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6 Things You’re Flubbing in Your Marketing Emails

Carol Tice

I’ve been reading a lot of writers’ letters of introduction lately as part of an online-writing bootcamp I put on.

An LOI is a short email you send to introduce yourself to prospective businesses or trade-publication editors. These are also known as marketing emails or prospecting emails.

I learned a lot reviewing participants’ letters. I learned why so often, these emails don’t get you clients.

There are some basic, common mistakes I saw over and over. Avoid these, and your pitch has a much better chance of landing you a gig.

Here are the six problem areas I’ve found in writers’ email marketing pitches:

  1. No research. Have you looked at this company or publication’s website and compared it to its competitors? You should be able to tell the prospect something about their marketing materials that you’ve noticed is missing — something you could write. Find out what the best companies in their sector are doing — then, suggest they do it. Or read the publication, so you can comment on a recent story.
  2. No connection. Are you randomly sending emails to companies you found in the phone book, whether or not you have any expertise in their industry? That makes for a weaker pitch. Focus on industries or publications where you can claim some relevant life or writing experience, and you’ll have a much better chance of convincing them you are the writer they need. It doesn’t have to be a lot of experience, or even recent — I was a legal secretary an eon ago, and I’ve used that to land literally tens of thousands of dollars of assignments. Your connection might just be that you are their customer and use their products — that can work great.
  3. Not using their tone. Companies have a culture, and a style to how they communicate. Some are formal, others humorous, still others casual. To grab a prospect’s attention, you need to speak their language. Writing in their tone tells prospects you know their company — and you get them.
  4. Not saying who you are. Some letters of introduction could be mistaken for fan mail. The writer gushes about how great the company or magazine is — but without saying at the top “I’m a writer,” your prospect might quickly scan the top of your letter and then toss it, never realizing you were a writer looking for a gig.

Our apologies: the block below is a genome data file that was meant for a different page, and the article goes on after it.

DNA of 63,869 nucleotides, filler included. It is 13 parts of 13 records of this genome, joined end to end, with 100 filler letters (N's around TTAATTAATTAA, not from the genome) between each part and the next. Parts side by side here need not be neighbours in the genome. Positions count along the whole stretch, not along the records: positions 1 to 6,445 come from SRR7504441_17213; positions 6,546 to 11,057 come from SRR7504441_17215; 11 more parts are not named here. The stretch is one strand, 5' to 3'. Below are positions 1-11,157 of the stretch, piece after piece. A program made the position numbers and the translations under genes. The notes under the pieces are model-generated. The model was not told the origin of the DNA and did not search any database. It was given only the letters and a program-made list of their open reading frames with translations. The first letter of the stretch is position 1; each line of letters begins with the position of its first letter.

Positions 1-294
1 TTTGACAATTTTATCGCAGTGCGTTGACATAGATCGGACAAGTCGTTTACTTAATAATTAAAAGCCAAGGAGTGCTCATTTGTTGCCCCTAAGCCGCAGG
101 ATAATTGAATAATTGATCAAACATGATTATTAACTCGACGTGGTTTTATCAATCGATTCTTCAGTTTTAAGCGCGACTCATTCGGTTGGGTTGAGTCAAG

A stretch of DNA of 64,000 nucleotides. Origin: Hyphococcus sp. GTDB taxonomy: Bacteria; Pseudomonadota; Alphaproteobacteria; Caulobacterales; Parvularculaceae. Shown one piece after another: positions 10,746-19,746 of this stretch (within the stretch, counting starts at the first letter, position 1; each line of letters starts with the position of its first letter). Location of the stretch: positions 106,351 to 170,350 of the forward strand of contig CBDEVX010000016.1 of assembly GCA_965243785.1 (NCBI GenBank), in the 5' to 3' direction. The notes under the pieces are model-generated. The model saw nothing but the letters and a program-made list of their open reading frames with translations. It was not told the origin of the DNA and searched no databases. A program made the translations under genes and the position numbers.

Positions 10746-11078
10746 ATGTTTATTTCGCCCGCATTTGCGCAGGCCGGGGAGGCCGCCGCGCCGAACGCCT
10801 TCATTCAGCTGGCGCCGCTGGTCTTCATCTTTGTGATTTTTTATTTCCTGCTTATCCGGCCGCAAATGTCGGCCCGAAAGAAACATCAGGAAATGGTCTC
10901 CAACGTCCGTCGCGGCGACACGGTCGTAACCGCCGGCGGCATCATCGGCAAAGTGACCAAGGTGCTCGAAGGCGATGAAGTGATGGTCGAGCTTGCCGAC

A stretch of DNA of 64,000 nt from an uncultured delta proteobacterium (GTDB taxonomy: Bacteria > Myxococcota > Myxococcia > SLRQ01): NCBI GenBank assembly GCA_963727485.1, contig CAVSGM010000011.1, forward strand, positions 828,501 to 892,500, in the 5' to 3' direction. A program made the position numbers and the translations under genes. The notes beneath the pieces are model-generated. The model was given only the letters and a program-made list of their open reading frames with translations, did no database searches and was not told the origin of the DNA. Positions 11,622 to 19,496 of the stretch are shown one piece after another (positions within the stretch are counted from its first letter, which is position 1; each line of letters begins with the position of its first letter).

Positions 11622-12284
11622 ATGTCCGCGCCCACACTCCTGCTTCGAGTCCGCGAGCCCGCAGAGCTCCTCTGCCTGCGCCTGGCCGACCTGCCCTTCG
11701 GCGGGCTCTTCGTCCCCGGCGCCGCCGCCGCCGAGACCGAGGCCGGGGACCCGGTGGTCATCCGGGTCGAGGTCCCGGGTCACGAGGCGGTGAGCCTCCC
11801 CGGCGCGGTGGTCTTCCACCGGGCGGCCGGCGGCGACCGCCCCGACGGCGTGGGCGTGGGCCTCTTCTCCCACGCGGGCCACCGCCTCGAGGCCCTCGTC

5. No personality. You want to inject a little bit of who you are into this letter, so that it’s almost like meeting you and chatting in person.
  6. Not asking for the gig. Each marketing letter should end with some kind of call to action. What do you want your prospect to do next — pick up the phone and call you? Be ready for your followup call next week? End with a clearly defined next step. Asking for permission to send a few links to your clips can be a great closer that allows the prospect to take a low-risk action that keeps you in touch and building the relationship.

What is Copywriting? A Modern Definition and How-To Guide

What is Copywriting? A Modern Definition and How-To Guide

What Is Copywriting? The How-To Guide for Freelancers. Makealivingwriting.com

It’s a question so simple, you might think everyone already knows the answer: What is copywriting?

But in my decade-plus helping newbie writers launch their freelance careers, I’ve learned not to assume. People come from all walks of life into freelance writing, and aren’t born knowing the lingo.

When I researched this question, it got even more interesting. Because I disagreed with many of the most popular posts on the topic.

What I have for you isn’t your grandpa’s copywriting definition and description. It’s a rebel’s 21st Century copywriting definition — and a how-to guide on how to break in and do it.

How copywriting evolved

Old copy hacks will tell you copywriting is the art and science of crafting writing that sells.

They’ll tell you writing that overtly sells a product or service is copywriting — and everything else is ‘not copywriting.’

That was once true — but it isn’t any more. Because the Internet changed much of what we once knew about marketing.

I’ve got a new definition of copywriting for you, one I think is more accurate for the 21st Century marketing era we live in now.

Read on to learn what copywriting is today, how to do it — and how you can capitalize on the changes to earn well as a freelance writer.

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